Following Prime Minister Hazem al-Beblawi’s televised address announcing his Cabinet’s resignation, groups spanning the political spectrum lauded the decision, with some calling it overdue.
Younis Makhyoun, head of the conservative Salafi Nour Party, welcomed the news, saying it was clear the Cabinet had been struggling.
Makhyoun said he hoped the incoming government would make some drastic policy changes, reported the state-owned Al-Ahram newspaper.
It is still not clear whether the Nour Party would be a part of the new government, Makhyoun said, but should the opportunity present itself, that decision would be up to the party’s members.
The grassroots group Tamarod (Rebel) also praised resignation, issuing a statement on its official website that the people rejected Beblawi’s Cabinet, as it did not work well with the Egyptian street.
The movement called on current Housing Minister Ibrahim Mehleb to assume Beblawi’s role, calling Mehleb “a minister for the Egyptian street.”
Tamarod also called for Sedky Sobhi to be appointed defense minister in place of Field Marshal Abdel Fattah al-Sisi, who is widely predicted to run in the upcoming presidential election.
The left-leaning April 6 Youth Movement also rode the wave of praise, saying in a statement that this government had “wronged the Egyptian people and the January 25 and June 30 revolutions,” and its resignation was overdue.
The movement criticized the government’s performance, saying it failed to solve problems related to security, economy and social justice.
The Cabinet had also been tarnished by the presence of Interior Minister Mohamed Ibrahim, a holdover from the previous Muslim Brotherhood-dominant government, the statement said. April 6 claimed that his affiliation was “evident in instances where he sided with the group over the revolution,” but that Ibrahim was now trying to portray himself as the minister of the June 30 revolution.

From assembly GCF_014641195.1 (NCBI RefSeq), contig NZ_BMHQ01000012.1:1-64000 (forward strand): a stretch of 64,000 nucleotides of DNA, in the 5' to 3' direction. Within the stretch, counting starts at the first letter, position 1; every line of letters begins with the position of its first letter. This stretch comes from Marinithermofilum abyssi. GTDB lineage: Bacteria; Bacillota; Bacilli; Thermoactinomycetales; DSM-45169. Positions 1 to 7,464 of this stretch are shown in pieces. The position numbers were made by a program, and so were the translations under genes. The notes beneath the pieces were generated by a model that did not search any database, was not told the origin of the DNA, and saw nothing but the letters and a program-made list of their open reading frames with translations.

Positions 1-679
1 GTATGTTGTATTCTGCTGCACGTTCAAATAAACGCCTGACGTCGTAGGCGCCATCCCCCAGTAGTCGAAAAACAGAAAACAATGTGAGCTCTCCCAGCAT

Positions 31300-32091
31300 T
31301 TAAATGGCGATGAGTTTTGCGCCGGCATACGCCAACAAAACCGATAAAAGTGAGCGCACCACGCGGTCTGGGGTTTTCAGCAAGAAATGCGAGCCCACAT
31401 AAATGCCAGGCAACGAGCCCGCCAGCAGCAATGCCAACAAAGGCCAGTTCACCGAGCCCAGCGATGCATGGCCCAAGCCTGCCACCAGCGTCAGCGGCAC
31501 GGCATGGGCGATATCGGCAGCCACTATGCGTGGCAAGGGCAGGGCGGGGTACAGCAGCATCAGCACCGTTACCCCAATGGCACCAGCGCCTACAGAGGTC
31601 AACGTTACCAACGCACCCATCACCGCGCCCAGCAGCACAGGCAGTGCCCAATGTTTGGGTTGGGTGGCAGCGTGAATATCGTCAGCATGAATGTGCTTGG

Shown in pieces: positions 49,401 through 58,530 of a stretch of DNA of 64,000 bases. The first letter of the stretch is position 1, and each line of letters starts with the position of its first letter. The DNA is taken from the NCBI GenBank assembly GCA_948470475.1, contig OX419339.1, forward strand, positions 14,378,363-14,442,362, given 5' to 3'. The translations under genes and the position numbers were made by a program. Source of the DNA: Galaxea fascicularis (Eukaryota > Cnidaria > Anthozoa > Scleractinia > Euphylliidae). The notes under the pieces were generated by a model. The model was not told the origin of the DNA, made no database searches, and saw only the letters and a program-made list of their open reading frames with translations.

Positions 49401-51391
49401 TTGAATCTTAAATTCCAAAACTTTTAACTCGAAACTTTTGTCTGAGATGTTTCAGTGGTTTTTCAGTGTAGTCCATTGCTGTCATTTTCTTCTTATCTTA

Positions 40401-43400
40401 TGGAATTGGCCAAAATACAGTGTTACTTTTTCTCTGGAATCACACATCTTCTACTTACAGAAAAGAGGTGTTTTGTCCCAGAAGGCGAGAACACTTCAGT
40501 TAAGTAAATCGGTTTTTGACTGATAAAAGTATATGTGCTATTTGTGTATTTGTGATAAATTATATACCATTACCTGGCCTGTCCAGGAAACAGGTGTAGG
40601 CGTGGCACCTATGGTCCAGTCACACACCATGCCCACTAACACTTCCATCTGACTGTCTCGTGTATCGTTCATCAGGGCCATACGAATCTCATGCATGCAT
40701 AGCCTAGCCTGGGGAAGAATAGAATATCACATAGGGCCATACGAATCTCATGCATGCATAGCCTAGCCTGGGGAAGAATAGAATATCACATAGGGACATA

The movement reiterated its calls from April 2013 to prosecute Ibrahim for “his crimes against revolutionaries under [deposed President] Mohamed Morsi’s reign and his current tenure for his torture practices in prisons and police stations.”
The Revolutionary Forces Bloc also joined the chorus, saying it had long called for Beblawi’s “weak and confused” government to step down.
In a statement, the bloc’s head Safwat Omran said that over the past few months the government showed “political stupidity that made its resignation a national duty.”
Omran called for the next government to be neutral and to include technocratic ministers, and to steer clear of members of either former regimes.
However, some came to the outgoing prime minister’s defense. Amr Moussa lauded Beblawi’s efforts during difficult times which may have impeded his performance.
Moussa told Al-Ahram that he hoped the people would recognize the government’s challenges given the country’s dire economic and financial conditions.
The Brotherhood-affiliated Freedom and Justice Party’s online portal said the move comes to “absorb Egyptians’ anger,” and warned that it was the first step for Sisi’s ascendance to the presidency.
The FJP also slammed Mehleb’s former membership in Mubarak’s National Democratic Party.